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Protection from protection – a conflicting stance on victimisation claims

Joe Nicholls - DAS Law

  1. 21 November 2013
  2. Business
  3. 0 comments
Victimised employee?

While those who scrupulously run their own businesses will often do anything they can to ensure that their employees are properly looked after, what happens when employees appear to be making frivolous claims of having been unfairly treated or discriminated against at work? Is it possible to dismiss an employee for seemingly taking such an approach?

The law governing victimisation is unambiguous and succinct. In a nutshell, section 27 of the Equality Act 2010 makes it unlawful for an employer to subject any worker to a detriment, such as dismissal or other adverse treatment, because they have brought or may bring proceedings against them for discrimination.

We say unambiguous and succinct because victimisation itself is a very narrow claim and, for that reason, is very rarely successfully pleaded in the Employment Tribunal (ET) and even less so in the Employment Appeal Tribunal (EAT). Despite this, the assertion by claimants who consider themselves to have been victimised is relatively common. It is a common misconception that to be “victimised” means to be treated badly and to perceive oneself as a victim.

So what happens when the employer feels like the victim? This question is not without a sense of irony, given that the Equality Act was enacted to protect workers from experiencing unfair treatment for seeking redress in the Tribunal forum. The recent EAT Judgment of 5 June 2013 to some extent answered that very question. In Woodhouse v West North West Homes Leeds Limited 2013 UKEAT 0007/12, the EAT considered whether dismissing an employee for raising ten internal grievances and seven ET claims over four years was lawful.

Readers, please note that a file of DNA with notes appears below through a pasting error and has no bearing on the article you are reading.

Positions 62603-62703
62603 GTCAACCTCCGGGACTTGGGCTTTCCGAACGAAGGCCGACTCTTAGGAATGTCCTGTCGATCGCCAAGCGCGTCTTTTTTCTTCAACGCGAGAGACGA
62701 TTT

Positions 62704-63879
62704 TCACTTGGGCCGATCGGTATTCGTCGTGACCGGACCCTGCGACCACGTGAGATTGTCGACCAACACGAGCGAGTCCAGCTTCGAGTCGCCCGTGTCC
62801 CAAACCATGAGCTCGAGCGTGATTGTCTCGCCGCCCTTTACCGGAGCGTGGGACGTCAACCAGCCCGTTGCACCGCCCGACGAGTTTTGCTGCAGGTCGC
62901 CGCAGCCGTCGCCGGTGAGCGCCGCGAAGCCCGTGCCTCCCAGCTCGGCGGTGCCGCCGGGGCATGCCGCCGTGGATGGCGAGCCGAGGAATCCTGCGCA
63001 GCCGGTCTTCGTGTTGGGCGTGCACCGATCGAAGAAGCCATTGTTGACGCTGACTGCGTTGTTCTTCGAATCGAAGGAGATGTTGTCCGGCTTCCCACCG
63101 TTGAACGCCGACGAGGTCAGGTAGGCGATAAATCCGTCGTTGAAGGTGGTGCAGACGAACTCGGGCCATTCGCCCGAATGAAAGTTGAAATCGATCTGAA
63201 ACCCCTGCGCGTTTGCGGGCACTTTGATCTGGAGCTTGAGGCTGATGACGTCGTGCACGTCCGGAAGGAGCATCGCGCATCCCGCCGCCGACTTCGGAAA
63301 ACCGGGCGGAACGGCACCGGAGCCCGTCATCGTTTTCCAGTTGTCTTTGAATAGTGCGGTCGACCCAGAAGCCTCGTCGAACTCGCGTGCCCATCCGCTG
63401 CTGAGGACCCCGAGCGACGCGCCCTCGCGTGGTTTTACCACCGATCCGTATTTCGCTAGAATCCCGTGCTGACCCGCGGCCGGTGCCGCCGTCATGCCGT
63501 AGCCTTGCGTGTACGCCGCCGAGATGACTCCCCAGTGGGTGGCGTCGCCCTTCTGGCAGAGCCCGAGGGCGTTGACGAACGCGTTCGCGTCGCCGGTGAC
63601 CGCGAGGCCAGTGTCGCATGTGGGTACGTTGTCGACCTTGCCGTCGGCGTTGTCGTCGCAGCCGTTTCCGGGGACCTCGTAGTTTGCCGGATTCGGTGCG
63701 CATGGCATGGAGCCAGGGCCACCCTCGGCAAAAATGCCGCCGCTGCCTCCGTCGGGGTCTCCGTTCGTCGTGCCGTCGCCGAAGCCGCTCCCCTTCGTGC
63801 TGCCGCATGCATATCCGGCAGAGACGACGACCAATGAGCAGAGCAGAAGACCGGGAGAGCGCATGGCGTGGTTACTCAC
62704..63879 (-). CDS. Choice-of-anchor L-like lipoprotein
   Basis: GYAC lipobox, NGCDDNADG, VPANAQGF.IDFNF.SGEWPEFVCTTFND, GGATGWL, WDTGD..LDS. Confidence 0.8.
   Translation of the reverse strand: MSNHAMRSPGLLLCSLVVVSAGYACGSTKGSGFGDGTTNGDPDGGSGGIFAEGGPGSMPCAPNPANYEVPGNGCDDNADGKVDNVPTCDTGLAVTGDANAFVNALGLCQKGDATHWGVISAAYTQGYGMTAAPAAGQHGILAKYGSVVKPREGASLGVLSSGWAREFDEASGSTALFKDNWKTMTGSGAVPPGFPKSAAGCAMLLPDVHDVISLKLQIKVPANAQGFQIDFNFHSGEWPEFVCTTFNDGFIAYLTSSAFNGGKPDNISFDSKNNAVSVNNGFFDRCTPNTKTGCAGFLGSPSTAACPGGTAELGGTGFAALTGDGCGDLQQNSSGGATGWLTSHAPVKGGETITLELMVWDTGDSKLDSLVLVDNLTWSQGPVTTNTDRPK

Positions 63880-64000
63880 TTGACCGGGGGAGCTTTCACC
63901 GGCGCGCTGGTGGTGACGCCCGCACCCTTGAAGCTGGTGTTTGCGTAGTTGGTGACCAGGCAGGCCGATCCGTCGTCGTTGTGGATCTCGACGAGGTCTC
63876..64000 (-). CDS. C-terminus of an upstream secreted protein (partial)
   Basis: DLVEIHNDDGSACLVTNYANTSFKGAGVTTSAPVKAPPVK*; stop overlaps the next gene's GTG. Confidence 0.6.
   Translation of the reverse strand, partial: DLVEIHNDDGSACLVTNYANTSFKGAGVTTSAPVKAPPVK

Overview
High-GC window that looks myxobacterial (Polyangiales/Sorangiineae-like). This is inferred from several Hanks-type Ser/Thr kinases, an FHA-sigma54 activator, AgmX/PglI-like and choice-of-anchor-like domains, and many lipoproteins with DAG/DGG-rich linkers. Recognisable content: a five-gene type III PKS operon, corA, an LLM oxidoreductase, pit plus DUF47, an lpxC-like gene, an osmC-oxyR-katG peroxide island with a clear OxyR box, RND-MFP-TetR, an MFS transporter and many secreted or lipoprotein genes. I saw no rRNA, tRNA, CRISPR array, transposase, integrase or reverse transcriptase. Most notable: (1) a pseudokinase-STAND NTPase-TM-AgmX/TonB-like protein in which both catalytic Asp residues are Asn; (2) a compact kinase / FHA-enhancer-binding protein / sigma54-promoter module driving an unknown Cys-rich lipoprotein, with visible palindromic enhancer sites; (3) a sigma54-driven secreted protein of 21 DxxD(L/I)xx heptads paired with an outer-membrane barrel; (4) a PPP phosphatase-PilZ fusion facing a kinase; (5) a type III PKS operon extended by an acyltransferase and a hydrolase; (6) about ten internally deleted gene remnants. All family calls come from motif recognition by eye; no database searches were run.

None of Mr Woodhouse’s claims and grievances against his employer were successful or upheld and almost all were found to have lacked “any proper evidential basis or grounds for his suspicion”, but crucially he was not found to have brought them in bad faith. Despite the fact that the employer claimed that the dismissal was fair on the basis that Mr Woodhouse’s repeated actions had caused a complete breakdown in trust and confidence in the relationship, which was upheld in the ET in first instance, the EAT held  that the dismissal was an unlawful act of victimisation. Mr Woodhouse was therefore successful.

The lesson to be learned is simple; that it is not about the perception of being a victim, but that dismissing a worker for bringing a claim is prohibited. As explained, the law governing victimisation is unambiguous and succinct.

What this doesn’t address however, is whether section 27 is correct in being so black and white, so restrictive. Employers will no doubt sympathise with Mr Woodhouse’s employers who would have gone to great expenses and time in investigating and defending his grievances and claims. Ultimately, until there is a change to the law, employers should take great care, and if possible, take legal advice prior to dismissing an employee for raising grievances and issuing claims, no matter how frustrating the situation.

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